A Deep Dive into Building Trauma Responsive Systems
Minneapolis College is taking a deep dive into understanding trauma and how faculty and employees of the state colleges and universities system respond to trials and tribulations of situations like the pandemic and the George Floyd aftershock.
The College is sponsoring Building Trauma Responsive Systems, a series of six virtual seminars April 12, April 19, April 26, May 3, May 10, and May 17, from 3 p.m. to 4:30 p.m.
About the Series
Presenters are Dr. Meagan Abel, a clinical psychologist with specialty in the assessment and treatment of trauma-related conditions, and Dr. Michael Thomas, owner of Learning and Resiliency Services, LLC which provides consultation and training services to organizations on the topics of trauma responsiveness and resiliency building.
“The goal is to move our system and our institutions to become healing institutions,” said Patrick Troup, Vice President, Minneapolis College Student Affairs and interim Diversity Officer, said. “We have been working to understand the impact of traumatic experiences on ourselves and our students, how institutions can also be traumatizing and how to move forward toward healing. Studies show the impact of trauma on individuals. Due to the pandemic and the racial pandemic, everyone has experience to draw from, some more than one.”
Abel and Thomas jointly said, “Trauma responsiveness requires psychological safety and a general sense of wellness for those engaged in the system (staff, faculty, administrators, students, etc). As such, we will discuss the delicate and daily balance between risk and resiliency and present a model of wellness for participants to consider in their own lives.”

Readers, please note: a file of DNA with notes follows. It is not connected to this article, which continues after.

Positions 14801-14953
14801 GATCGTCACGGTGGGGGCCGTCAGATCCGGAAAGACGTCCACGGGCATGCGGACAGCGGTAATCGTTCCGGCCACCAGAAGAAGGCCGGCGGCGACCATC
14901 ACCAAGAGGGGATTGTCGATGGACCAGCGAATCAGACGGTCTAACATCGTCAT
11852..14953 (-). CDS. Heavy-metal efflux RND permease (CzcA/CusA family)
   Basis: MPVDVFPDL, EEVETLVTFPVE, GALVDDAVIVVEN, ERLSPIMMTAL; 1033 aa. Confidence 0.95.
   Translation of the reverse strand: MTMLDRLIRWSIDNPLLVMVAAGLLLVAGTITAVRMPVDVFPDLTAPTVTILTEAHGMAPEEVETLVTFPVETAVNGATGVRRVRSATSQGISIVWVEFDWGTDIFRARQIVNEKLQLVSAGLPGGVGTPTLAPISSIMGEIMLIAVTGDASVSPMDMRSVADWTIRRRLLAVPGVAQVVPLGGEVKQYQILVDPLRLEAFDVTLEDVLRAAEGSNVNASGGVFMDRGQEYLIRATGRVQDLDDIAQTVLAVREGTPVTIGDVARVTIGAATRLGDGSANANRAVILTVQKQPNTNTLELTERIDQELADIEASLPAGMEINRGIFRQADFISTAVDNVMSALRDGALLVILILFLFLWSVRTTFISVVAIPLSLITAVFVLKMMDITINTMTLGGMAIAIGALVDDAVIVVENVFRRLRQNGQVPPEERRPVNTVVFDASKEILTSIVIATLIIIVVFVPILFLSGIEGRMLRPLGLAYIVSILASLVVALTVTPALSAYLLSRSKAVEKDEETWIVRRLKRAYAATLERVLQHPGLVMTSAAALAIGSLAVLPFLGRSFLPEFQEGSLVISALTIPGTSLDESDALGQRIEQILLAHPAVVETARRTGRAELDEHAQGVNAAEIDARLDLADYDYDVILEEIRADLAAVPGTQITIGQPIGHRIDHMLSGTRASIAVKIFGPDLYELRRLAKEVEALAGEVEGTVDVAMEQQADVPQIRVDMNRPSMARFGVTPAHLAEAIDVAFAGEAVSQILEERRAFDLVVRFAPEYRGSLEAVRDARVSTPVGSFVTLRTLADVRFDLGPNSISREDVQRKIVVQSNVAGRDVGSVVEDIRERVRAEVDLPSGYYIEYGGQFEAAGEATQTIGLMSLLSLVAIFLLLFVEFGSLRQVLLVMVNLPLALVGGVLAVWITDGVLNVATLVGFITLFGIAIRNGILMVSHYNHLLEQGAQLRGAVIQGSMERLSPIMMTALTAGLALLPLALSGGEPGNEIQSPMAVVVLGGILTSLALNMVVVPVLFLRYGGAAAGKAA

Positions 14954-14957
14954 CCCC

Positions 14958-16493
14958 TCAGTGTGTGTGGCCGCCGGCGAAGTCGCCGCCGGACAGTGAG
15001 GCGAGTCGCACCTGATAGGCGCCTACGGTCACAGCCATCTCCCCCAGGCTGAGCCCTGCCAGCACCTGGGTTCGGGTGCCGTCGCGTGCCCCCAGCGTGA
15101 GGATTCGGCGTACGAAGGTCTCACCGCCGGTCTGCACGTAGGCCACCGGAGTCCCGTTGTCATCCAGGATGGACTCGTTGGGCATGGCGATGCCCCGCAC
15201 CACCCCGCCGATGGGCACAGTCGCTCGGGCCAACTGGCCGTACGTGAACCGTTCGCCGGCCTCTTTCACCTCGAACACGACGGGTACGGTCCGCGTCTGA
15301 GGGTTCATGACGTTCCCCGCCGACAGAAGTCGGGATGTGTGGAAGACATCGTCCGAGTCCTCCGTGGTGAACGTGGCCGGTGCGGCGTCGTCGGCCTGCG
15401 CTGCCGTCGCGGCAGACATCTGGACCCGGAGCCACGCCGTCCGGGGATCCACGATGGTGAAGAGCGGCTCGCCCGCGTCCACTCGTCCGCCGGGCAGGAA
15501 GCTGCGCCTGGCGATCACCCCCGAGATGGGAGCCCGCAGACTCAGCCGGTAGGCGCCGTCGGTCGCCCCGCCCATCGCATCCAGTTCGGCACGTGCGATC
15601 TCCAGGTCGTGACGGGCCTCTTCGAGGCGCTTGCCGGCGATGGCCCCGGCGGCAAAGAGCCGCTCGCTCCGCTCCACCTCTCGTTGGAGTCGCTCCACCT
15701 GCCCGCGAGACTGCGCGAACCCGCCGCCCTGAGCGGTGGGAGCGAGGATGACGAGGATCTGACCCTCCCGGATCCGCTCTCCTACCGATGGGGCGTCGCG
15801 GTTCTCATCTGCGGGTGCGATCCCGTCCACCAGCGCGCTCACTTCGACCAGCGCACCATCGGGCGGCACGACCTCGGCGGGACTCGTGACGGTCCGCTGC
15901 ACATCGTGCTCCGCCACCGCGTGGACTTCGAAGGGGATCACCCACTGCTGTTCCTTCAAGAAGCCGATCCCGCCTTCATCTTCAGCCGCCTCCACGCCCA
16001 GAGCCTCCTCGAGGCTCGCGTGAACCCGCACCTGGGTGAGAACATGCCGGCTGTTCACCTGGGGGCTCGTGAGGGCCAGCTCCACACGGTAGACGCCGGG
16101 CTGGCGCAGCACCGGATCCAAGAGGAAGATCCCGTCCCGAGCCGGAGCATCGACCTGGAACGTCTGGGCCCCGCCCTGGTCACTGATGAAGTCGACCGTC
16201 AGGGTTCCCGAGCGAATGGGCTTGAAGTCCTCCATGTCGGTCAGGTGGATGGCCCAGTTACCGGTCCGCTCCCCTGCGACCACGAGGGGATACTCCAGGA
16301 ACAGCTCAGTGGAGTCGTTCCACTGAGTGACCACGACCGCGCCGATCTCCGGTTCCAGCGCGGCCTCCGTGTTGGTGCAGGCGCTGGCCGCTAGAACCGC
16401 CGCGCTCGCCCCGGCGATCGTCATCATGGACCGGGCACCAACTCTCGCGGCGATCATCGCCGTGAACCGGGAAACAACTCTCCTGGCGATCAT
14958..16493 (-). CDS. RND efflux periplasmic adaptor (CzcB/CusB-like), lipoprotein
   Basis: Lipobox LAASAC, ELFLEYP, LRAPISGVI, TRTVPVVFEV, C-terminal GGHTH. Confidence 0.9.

The six-week series seeks to meet each participant in the series where they are at in the process of becoming trauma responsive in their work, Abel and Thomas said. “This can range from building awareness on the prevalence and impact of trauma (with an emphasis on understanding the intersectionality of systems, race and trauma) to taking actionable steps towards becoming a trauma responsive, healing organization.”
Students Affairs has been working with Dr. Thomas in understanding cycles and physiological responses to trauma, “so we have a better understanding and skills to work better with our students,” Troup said. “We moved from an individual to an institutional focus. An evolution of self now to community and systems.”
“We are hoping to engage more individuals both on campus as well as across the state university system,” Troup said. “This is the first iteration. The hope is to build off Trauma Responsive System 2.0. This is not a one and down type of activity. It’s ongoing — we’re building an understanding of the influence trauma has on individuals and its challenges.”
Abel and Thomas summarized, “we will thoroughly explore the neurophysiology of trauma in a practical and relevant manner ensuring all participants have a solid understanding of the stress response system in the body. Once we set the foundation (understanding the prevalence and impact of trauma, understanding the neurophysiology of trauma and considering strategies to promote personal wellness), we will begin focusing our time on systems and how systems like people can become traumatized.
“We will present a model for understanding systemic traumatization as well as what healing organization look like. We will further present a model to consider various strategies for intervention and innovation in the pursuit of becoming a trauma responsive, healing organization.”
The latter half of the series, we will seek to provide realistic and practical strategies in creation culture, change in organizations towards more trauma responsive, healing institutions.
Those virtual audiences participating in all six of the series will be eligible for individual or group coaching on the development/implementation of a work plan targeting the pursuit of trauma responsiveness at the individual or systems level.
“We believe this more tailored opportunity will assist participants in working through many of the challenges in starting this work and lead to socially meaningful change” Abel and Thomas said.